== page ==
Osteoarthritis is a painful joint disorder that occurs when your cartilage gets worn away. For this reason, osteoarthritis is also known as wear-and-tear arthritis. It can affect athletes, including hockey players. Here are four things hockey players need to know about knee osteoarthritis.
What are the signs of knee osteoarthritis?
Knee osteoarthritis tends to develop slowly, and it may take several years or even decades for you to notice symptoms. The first symptom is usually pain in one or both knees. You'll feel an aching pain deep inside your affected knee joints, and this pain will get worse when you play hockey or do other athletic activities.
Over time, the pain will get worse, and you'll start to have knee pain even while you're resting. Your knees will be stiff, with a decreased range-of-motion, and you may hear a grating noise inside your knees when you move them. Doctors call this noise "crepitus."
How does knee arthritis occur?
Your knee joint consists of the bottom of the thigh bone, the top of the shin bone and the knee cap. All of these bone surfaces are lined with cartilage, a thin tissue that acts as a cushion. The cartilage protects the bones within your knee and keeps them from rubbing painfully against one another when you move.
Unlike other tissues in your body, your cartilage isn't able to heal itself very well. Over time, it will get worn out, cracked or torn. If the cartilage becomes sufficiently damaged, your bones will rub against each other, resulting in knee osteoarthritis.
When you play hockey, your cartilage needs to work very hard. It cushions your knee joints every time you race down the ice, and over time, the cartilage will wear down. Injuries to the knee joints also predispose you to osteoarthritis, so getting tripped or getting checked can contribute to the injury.
How serious is knee osteoarthritis?
Knee osteoarthritis is a very serious condition. As more of the cartilage wears away, your condition will continue to get worse. Severe knee osteoarthritis will leave you unable to play hockey, but it can also keep you from performing daily activities. The pain and stiffness in your affected knee can get so bad that you can't do daily tasks like standing, sitting or walking. You may be in too much pain to hold down a job.
Can knee osteoarthritis be treated?
A wide range of treatments can be used to help you manage your condition. Non-drug therapies like physiotherapy have been shown to help improve both pain and function in people with knee osteoarthritis. The exercises you perform at physiotherapy may include strength training or range-of-motion exercises. Pool-based exercises can also help you regain function in your knees, though they haven't been shown to help with pain.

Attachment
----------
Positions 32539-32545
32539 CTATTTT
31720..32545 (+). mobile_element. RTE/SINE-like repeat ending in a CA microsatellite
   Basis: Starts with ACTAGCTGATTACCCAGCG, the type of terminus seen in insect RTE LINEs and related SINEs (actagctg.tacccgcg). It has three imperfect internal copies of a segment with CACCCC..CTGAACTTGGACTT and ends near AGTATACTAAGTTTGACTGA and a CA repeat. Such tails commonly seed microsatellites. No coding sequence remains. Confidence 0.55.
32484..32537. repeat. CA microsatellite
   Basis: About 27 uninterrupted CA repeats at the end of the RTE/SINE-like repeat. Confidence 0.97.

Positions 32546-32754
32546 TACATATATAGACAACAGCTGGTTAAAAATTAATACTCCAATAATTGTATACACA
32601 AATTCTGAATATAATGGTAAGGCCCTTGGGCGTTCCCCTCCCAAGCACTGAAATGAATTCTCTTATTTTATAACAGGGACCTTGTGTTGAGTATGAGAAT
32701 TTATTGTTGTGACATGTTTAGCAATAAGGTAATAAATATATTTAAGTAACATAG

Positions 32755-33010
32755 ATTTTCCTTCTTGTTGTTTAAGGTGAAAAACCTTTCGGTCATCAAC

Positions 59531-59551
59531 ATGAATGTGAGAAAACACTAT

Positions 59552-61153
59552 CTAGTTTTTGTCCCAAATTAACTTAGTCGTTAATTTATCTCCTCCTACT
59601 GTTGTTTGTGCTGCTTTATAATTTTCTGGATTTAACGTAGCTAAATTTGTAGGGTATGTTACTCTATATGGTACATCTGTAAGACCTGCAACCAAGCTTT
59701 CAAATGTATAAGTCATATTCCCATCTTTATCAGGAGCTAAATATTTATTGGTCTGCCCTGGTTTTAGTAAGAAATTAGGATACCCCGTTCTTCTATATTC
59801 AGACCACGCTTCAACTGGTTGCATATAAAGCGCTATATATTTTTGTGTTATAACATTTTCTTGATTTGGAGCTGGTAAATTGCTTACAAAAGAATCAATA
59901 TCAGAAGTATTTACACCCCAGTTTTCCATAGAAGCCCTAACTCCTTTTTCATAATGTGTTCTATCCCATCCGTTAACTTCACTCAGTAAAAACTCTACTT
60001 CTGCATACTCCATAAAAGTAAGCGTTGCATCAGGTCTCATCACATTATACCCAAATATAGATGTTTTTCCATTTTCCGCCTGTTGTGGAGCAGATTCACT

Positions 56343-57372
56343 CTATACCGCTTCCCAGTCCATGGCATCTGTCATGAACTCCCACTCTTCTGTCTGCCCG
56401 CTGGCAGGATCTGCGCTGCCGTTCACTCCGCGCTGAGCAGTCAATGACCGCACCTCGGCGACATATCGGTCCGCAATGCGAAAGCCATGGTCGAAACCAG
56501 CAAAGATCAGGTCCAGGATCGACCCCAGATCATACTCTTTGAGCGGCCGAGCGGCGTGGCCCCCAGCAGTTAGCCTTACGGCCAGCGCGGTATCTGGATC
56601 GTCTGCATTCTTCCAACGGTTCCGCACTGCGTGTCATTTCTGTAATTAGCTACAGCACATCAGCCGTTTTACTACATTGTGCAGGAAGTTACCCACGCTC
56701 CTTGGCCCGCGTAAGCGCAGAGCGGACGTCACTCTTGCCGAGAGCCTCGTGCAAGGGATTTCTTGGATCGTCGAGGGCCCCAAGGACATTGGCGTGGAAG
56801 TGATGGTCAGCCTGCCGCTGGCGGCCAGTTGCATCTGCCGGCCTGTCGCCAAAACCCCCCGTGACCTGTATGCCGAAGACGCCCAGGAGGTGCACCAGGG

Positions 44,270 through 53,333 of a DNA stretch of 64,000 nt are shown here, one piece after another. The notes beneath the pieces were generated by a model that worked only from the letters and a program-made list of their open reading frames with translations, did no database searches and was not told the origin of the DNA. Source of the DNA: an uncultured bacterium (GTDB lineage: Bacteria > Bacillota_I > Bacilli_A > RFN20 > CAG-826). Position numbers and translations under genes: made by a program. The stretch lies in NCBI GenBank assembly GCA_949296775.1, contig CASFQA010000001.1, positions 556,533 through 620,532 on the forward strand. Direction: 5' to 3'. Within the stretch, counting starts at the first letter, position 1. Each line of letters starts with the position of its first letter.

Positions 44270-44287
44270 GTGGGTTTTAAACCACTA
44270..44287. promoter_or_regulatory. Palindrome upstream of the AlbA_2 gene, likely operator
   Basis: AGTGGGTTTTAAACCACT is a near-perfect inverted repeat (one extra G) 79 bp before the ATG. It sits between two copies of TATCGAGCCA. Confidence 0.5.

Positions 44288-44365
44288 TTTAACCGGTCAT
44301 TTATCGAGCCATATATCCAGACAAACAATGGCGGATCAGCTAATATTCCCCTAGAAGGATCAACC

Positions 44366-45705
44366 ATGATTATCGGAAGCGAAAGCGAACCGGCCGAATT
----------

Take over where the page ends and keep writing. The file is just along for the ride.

Medications can also help you manage your symptoms. Non-steroidal anti-inflammatory drugs like ibuprofen can help, though conservative dosing is important to help avoid side effects like stomach ulcers. Your doctor may prescribe a rub-on non-steroidal anti-inflammatory product, instead. These topical medications can also help your knee pain, but they're considered to be safer.
If your pain is severe, your doctor may recommend surgery. Joint-preserving surgery can be attempted to delay knee replacement surgery. If you receive joint-preserving surgery, the bones in your knees will be cut and then re-aligned to keep them from rubbing against each other. This isn't a permanent fix, but it can delay knee replacement surgery by about six years.
Knee replacement surgery may also be performed as a last-resort. This procedure involves capping the ends of your bones with either metal or plastic to protect them from friction. While you may have heard that people with knee replacements can't exercise, this isn't true; the current advice is that patients can return to most sports afterwards, as long as they are fit enough.
If your knees feel very sore while you're skating, you may have knee osteoarthritis. This condition can sideline your sports career, but fortunately, many treatments are available. For more assistance, visit clinics like Summit View Clinic.Share